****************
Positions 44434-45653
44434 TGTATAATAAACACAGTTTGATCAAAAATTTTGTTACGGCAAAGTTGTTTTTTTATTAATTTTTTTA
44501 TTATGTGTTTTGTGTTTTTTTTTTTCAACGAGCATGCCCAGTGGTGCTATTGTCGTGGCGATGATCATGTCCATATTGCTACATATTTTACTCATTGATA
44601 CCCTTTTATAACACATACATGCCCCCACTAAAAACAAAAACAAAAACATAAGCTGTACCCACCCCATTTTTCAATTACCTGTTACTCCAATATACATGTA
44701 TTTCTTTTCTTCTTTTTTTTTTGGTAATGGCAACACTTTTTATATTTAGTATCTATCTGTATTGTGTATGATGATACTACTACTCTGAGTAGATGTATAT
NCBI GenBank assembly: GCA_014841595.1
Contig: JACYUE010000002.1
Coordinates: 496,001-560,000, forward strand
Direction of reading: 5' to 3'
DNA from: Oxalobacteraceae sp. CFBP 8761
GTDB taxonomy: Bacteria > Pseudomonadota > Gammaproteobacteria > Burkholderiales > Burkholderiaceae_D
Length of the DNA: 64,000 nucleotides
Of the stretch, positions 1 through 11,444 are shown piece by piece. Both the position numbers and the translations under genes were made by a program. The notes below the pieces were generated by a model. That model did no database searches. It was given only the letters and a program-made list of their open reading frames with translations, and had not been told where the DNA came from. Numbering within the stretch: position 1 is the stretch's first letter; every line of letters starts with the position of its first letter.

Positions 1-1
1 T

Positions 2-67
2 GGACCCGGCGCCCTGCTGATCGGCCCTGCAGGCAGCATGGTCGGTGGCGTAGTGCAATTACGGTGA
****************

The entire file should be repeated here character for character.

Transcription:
Positions 44434-45653
44434 TGTATAATAAACACAGTTTGATCAAAAATTTTGTTACGGCAAAGTTGTTTTTTTATTAATTTTTTTA
44501 TTATGTGTTTTGTGTTTTTTTTTTTCAACGAGCATGCCCAGTGGTGCTATTGTCGTGGCGATGATCATGTCCATATTGCTACATATTTTACTCATTGATA
44601 CCCTTTTATAACACATACATGCCCCCACTAAAAACAAAAACAAAAACATAAGCTGTACCCACCCCATTTTTCAATTACCTGTTACTCCAATATACATGTA
44701 TTTCTTTTCTTCTTTTTTTTTTGGTAATGGCAACACTTTTTATATTTAGTATCTATCTGTATTGTGTATGATGATACTACTACTCTGAGTAGATGTATAT
NCBI GenBank assembly: GCA_014841595.1
Contig: JACYUE010000002.1
Coordinates: 496,001-560,000, forward strand
Direction of reading: 5' to 3'
DNA from: Oxalobacteraceae sp. CFBP 8761
GTDB taxonomy: Bacteria > Pseudomonadota > Gammaproteobacteria > Burkholderiales > Burkholderiaceae_D
Length of the DNA: 64,000 nucleotides
Of the stretch, positions 1 through 11,444 are shown piece by piece. Both the position numbers and the translations under genes were made by a program. The notes below the pieces were generated by a model. That model did no database searches. It was given only the letters and a program-made list of their open reading frames with translations, and had not been told where the DNA came from. Numbering within the stretch: position 1 is the stretch's first letter; every line of letters starts with the position of its first letter.

Positions 1-1
1 T

Positions 2-67
2 GGACCCGGCGCCCTGCTGATCGGCCCTGCAGGCAGCATGGTCGGTGGCGTAGTGCAATTACGGTGA